Emergency planning during the winter months
29 Jan 2019
During severe weather conditions, such as flooding or snow, you should keep your school or early years setting open for as many children as possible.
However, it might be necessary to close temporarily due to inaccessibility or risk of injury. It is your statutory duty to report you school closure to Ealing LA.
You should do all you can to reopen as soon as possible.
If the weather conditions has significantly affected your school or early years setting, you should contact Steve Dunham (details below).
School attendance statistics
Where children are unable to get to school due to severe weather conditions, you can mark them in the register using absence code ‘Y’. This means that their absence won’t affect your school’s attendance figures.
However, if you believe that a child could have got to school, their absence should be recorded as unauthorised using code ‘O’.
Contact Frank Jenkinson (details below) if you have any queries about attendance.
If some of your teachers can’t get to work, you should be flexible by, for example:
- Bringing together groups and classes with teachers and support staff working together
- Using other school staff or volunteers to provide cover supervision or oversee alternative activities
- Re-arranging the curriculum.
Reception and other infant classes (children aged 5, 6 or 7) should normally be groups of 30 or fewer, but having more than 30 in one class due to temporary exceptional circumstances is not a reason to close the school or the class.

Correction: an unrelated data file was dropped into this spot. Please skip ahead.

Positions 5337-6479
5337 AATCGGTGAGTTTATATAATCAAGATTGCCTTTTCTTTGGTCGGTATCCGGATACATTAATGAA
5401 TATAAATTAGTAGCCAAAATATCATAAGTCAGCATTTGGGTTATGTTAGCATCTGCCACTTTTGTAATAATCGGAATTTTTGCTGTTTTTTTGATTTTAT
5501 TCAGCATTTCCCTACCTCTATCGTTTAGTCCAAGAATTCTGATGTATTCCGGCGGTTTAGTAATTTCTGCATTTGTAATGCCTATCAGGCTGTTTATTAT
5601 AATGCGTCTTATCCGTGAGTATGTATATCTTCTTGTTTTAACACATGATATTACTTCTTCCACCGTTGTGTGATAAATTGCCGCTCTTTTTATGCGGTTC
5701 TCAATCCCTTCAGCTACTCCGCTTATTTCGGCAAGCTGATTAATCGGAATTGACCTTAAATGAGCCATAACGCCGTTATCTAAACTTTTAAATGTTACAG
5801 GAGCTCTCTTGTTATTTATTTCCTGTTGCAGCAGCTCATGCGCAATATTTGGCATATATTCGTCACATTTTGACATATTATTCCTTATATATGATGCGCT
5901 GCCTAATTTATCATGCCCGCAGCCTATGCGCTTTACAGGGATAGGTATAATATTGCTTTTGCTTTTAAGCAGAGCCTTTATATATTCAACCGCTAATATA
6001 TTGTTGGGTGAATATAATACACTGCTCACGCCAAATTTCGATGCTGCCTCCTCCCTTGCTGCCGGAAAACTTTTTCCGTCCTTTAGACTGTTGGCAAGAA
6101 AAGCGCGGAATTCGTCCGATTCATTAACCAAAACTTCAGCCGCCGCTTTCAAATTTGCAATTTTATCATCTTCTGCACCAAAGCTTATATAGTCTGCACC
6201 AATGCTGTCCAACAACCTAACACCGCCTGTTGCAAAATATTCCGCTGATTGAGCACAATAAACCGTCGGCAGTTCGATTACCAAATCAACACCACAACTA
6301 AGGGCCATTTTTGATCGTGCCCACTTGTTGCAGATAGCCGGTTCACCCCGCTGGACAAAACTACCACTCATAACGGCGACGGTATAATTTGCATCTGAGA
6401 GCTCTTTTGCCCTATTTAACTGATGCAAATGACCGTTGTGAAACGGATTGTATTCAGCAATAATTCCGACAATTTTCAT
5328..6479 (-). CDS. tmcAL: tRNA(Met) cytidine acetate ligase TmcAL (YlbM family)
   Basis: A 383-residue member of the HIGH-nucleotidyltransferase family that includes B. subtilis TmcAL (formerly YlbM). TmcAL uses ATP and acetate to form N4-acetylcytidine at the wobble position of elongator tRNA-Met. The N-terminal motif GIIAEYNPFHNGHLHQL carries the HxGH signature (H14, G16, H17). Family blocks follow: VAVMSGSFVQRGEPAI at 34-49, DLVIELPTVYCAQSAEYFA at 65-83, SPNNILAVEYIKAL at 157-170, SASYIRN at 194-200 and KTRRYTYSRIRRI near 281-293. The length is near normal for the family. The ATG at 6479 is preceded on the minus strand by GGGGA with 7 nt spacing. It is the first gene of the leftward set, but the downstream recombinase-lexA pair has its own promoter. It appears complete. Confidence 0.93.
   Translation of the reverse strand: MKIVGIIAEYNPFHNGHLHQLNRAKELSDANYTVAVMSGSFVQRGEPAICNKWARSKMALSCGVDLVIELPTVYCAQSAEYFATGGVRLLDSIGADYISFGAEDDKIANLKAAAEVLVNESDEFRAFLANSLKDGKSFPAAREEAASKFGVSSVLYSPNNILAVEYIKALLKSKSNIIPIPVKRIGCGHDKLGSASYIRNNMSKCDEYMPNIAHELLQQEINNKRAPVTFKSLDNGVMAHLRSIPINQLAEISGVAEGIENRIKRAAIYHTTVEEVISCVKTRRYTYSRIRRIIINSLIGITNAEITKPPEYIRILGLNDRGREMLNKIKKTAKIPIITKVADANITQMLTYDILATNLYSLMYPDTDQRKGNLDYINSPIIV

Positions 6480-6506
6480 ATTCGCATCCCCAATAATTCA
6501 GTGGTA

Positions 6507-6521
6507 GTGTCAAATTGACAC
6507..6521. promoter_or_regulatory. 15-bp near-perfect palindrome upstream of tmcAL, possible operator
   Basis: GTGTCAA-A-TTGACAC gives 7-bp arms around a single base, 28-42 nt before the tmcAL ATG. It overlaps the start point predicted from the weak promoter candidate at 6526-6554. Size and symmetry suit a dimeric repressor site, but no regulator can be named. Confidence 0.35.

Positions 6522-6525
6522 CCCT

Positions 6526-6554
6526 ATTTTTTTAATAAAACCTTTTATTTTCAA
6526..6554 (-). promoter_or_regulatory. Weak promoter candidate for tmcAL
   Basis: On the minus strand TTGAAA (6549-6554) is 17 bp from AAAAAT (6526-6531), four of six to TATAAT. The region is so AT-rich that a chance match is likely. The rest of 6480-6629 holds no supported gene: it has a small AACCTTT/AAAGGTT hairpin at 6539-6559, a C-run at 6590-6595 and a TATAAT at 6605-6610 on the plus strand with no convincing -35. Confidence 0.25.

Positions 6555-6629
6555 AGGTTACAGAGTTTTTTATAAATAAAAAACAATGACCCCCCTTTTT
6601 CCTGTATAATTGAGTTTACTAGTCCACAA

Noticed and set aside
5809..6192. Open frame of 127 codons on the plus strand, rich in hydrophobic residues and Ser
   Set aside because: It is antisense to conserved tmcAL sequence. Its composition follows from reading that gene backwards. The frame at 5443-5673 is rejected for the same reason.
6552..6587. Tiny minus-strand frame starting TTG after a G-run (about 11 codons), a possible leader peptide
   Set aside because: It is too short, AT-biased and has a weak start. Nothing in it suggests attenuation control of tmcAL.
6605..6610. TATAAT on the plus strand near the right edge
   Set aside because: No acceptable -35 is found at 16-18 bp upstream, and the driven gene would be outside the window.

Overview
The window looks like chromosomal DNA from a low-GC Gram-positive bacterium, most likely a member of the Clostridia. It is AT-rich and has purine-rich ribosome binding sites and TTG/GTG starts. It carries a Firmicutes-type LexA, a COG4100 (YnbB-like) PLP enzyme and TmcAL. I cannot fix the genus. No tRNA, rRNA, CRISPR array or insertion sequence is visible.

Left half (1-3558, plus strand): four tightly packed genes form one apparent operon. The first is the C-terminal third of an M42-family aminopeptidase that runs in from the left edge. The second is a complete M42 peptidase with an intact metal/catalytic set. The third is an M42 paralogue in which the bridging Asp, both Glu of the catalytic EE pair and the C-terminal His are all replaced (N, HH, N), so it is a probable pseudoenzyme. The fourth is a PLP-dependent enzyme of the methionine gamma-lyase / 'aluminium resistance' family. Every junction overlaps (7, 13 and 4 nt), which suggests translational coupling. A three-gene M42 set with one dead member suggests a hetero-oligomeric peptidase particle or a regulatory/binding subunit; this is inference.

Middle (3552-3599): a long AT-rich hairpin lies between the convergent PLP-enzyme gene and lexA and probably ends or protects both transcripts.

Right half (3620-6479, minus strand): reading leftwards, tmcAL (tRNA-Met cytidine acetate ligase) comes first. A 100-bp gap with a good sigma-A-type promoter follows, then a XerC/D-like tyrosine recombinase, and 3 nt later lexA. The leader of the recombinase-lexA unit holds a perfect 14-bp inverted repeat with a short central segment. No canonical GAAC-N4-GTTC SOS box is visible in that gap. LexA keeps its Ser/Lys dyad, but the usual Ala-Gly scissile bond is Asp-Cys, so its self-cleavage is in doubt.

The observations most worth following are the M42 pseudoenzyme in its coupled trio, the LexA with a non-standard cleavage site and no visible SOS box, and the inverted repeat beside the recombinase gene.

It is a statutory requirement to inform the local authority, if you decide to close your school, e.g. due to severe weather conditions.
Report any school closures to schools incidents desk:
Mobile: 07940 546 263
- Your school's name
- Name of person leaving message
- Contact telephone number
- Reason for school's closure
- Expected date/time to re-open.
Practical guidance during the winter months
- Have plenty of salt and sand on site and scatter sand and salt mixtures on snow, sleet or ice in busy areas
- When the weather improves, sweep up the mixture and dry the doormats
- Consider restricting access to essential areas during severe weather
- Put up temporary signs about the restrictions
- Wet and slippery indoor areas, especially entrances, should be mopped regularly
- Each school should have a bad weather plan with these main points:
- Have plenty of bottled drinking water, in case drinking water pipes freeze
- Make sure your electricity supply can cope with extra heating and other needs
- Be able to provide hot drinks and food if the kitchen is out of action
- Know where all gas, water and electricity shut-off points are
- Contact the school support surveyor for help with preparations
- Have clear written procedures for closing the school and informing parents and pupils/students
- Have clear written procedures to protect the welfare and health of everyone likely to be in school, for example, schools may wish to tell all parents that children with flu should not attend school
- Have cover arrangements for staff shortages
- Set up emergency communications with parents (phone numbers, emails, website news, notice boards, and so on)
- Arrange funding/budgeting for increased costs such as food, fuel, transport and supply staff.
Emergency planning and response (GOV.UK) - How schools and other educational settings should plan for and deal with emergencies, including severe weather and floods.
Code of practice (COPs) and risk assessment - Thermal comfort
Further action by school in event of closure decision
Infection and contagious diseases and imunisation